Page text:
Southern Africa elects Grahamstown bishop Thabo Makgoba as Primate
Bishop Thabo Makgoba of the Diocese of Grahamstown was elected as Archbishop of Cape Town and Metropolitan of the Anglican Church of Southern Africa (ACSA) at an Elective Assembly in Cape Town September 25.
Makgoba will suceed Archbishop Njongonkulu Ndungane who has served as ACSA’s Primate since 1996 and is set to retire December 31. He will be “collated” as Archbishop on January 1, 2008, and enthroned in St. George’s Cathedral, Cape Town, towards the end of March 2008.
At 47, Makgoba is the youngest bishop ever to be elected to the office of Archbishop and Metropolitan in the Anglican Church in Southern Africa.
“Watch this space. The archbishop does not work alone,” Makgoba said following his election, according to reports. “I will look at where the church is at and the context it is working in.”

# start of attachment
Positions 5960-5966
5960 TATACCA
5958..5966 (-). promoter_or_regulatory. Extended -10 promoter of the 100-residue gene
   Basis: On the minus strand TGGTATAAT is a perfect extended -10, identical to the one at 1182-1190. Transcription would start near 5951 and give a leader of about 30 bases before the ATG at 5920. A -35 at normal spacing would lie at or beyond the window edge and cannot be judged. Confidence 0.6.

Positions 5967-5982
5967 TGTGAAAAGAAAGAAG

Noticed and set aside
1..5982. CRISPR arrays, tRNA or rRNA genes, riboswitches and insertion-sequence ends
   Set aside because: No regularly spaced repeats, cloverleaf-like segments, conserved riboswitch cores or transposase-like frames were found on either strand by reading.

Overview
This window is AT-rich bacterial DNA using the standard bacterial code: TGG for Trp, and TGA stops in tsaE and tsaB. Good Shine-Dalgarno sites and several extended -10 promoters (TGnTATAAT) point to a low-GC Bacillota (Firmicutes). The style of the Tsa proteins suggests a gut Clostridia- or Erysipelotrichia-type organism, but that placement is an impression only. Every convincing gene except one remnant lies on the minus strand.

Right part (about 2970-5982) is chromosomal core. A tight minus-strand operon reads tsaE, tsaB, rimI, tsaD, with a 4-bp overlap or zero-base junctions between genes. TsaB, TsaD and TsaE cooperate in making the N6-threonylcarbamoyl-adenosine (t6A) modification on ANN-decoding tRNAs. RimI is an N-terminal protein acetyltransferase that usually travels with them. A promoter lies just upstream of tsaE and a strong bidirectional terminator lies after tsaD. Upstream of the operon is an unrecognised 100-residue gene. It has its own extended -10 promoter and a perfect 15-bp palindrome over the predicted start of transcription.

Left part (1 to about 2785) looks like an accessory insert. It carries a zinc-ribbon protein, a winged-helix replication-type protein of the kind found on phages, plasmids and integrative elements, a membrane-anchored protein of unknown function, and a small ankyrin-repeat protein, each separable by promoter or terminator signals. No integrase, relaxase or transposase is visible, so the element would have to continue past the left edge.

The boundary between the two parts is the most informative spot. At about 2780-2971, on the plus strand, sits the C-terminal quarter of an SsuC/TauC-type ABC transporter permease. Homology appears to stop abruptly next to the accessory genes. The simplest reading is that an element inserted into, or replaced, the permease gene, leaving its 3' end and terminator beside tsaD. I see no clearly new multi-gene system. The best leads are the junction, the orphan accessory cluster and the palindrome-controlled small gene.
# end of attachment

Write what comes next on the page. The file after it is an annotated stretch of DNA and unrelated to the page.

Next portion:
Makgoba, who has served as bishop of the Grahamstown diocese since February 2004, was elected on the second ballot out of a field of three candidates.
The other candidates were Pretoria Bishop Johannes Seoka and the Rev. Barney Pityana, principal of the University of South Africa.
Following in the footsteps of his two predecessors -- Ndungane and Desmond Tutu -- Makgoba said he had “very big shoes and miters” to fill.
The Archbishop-elect is married to Lungi and they have a 12-year-old son, Nyakallo, and an eight-year-old daughter, Paballo.
The ACSA is the oldest Anglican Province in Africa. According to the Anglican Communion Office, British Anglicans met for worship in Cape Town after 1806, and appointed their first bishop in 1847. The 24 dioceses of the Province extend beyond the Republic of South Africa and include the islands of St. Helena and Tristan da Cunha, Mozambique (Lebombo and Niassa), the Republic of Namibia, the Kingdom of Lesotho, the Kingdom of Swaziland and Angola.
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